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With a diminishing significance of costumes and aesthetics and an absence of the once integral 'abhinaya', modern day Kathak appears to be "more about skill than art", Kathak doyen Kumudini Lakhia has said.
Speaking at the annual Kelucharan Mohapatra Memorial lecture series, the Padma Bhushan awardee examined a number of emerging challenges faced by the classical dance form - from the effects of technology on contemporary Kathak training and performance to shifts in the traditional mentor-disciple relationship.
"Modern day Kathak seems to be more about skill than art. Today, Kathak is more competitive than ever before and there is also the increasing tendency of bringing the classroom to the stage by its practitioners.
"Scant attention is paid to costumes and practitioners lack basic aesthetics. Absence of abhinaya (the art of expression) is another major area of concern," she said.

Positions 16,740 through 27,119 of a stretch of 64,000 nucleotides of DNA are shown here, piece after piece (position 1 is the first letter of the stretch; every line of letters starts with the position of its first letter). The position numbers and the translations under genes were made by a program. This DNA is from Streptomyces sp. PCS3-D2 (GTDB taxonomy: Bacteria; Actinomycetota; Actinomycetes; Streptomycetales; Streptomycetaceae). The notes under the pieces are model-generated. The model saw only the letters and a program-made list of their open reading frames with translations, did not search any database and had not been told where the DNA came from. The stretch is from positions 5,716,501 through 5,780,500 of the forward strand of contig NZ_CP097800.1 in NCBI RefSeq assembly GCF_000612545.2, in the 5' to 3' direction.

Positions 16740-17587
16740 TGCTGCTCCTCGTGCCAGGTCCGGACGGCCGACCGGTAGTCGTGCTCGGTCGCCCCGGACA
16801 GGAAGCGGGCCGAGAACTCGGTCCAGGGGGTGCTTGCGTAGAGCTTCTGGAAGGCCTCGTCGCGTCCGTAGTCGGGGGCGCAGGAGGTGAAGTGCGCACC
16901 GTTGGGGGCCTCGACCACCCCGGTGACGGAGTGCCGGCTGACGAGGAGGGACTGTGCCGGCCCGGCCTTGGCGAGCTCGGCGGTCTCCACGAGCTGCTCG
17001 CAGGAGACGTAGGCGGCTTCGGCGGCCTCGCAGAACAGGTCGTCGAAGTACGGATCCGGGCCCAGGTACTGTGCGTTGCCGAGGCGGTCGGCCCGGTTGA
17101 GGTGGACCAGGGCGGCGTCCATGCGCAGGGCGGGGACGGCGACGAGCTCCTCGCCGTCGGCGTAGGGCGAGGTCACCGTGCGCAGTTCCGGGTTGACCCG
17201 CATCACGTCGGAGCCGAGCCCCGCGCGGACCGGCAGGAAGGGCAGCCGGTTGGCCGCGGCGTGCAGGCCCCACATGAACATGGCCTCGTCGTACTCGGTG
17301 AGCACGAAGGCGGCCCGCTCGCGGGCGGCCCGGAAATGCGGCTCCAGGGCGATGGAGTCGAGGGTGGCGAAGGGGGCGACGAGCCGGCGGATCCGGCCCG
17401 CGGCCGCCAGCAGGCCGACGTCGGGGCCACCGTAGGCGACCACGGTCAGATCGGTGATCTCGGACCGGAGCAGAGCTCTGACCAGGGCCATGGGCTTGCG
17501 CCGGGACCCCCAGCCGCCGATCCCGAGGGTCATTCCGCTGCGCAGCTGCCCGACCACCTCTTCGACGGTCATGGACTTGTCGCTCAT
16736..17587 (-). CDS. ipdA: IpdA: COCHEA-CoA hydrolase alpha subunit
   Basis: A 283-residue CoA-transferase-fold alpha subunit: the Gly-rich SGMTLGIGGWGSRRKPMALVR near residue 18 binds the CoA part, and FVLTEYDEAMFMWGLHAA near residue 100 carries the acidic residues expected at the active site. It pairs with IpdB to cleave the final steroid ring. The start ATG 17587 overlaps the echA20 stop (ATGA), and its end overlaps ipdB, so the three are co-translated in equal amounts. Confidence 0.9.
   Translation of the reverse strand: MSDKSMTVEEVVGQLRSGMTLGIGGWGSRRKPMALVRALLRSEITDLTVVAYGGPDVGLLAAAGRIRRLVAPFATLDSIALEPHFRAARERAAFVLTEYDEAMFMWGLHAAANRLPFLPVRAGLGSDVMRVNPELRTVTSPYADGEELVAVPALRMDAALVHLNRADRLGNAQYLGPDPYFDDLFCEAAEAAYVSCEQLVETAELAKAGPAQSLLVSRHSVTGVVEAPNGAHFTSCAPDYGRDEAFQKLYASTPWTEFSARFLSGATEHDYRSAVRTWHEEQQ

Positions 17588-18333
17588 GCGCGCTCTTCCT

In the lecture titled, 'Kathak in Our Times', Lakhia, who established the Kadamb Dance Centre in Ahmedabad also observed how the teaching of Kathak needs an overhaul in institutions, universities and classrooms.
"The biggest difficulty for Kathak dancers today lies in teaching. Rather than focusing on the body language of students, teachers start adhering to curriculum right at the onset.
"The guru-shishya parampara has changed. The student- teacher ratio too has moved from 1:1 to 30:1," she said, adding that along with the existing Gharanas, there now seems to be a fast-emerging "YouTube Gharana" in the world of contemporary Kathak.
The lecture series held annually as a tribute to Padma Vibhushan Guru Kelucharan Mohapatra, one of the most influential exponents of Odissi who is credited with reviving the classical dance form in the 20th century, this year was organised by the Raza Foundation.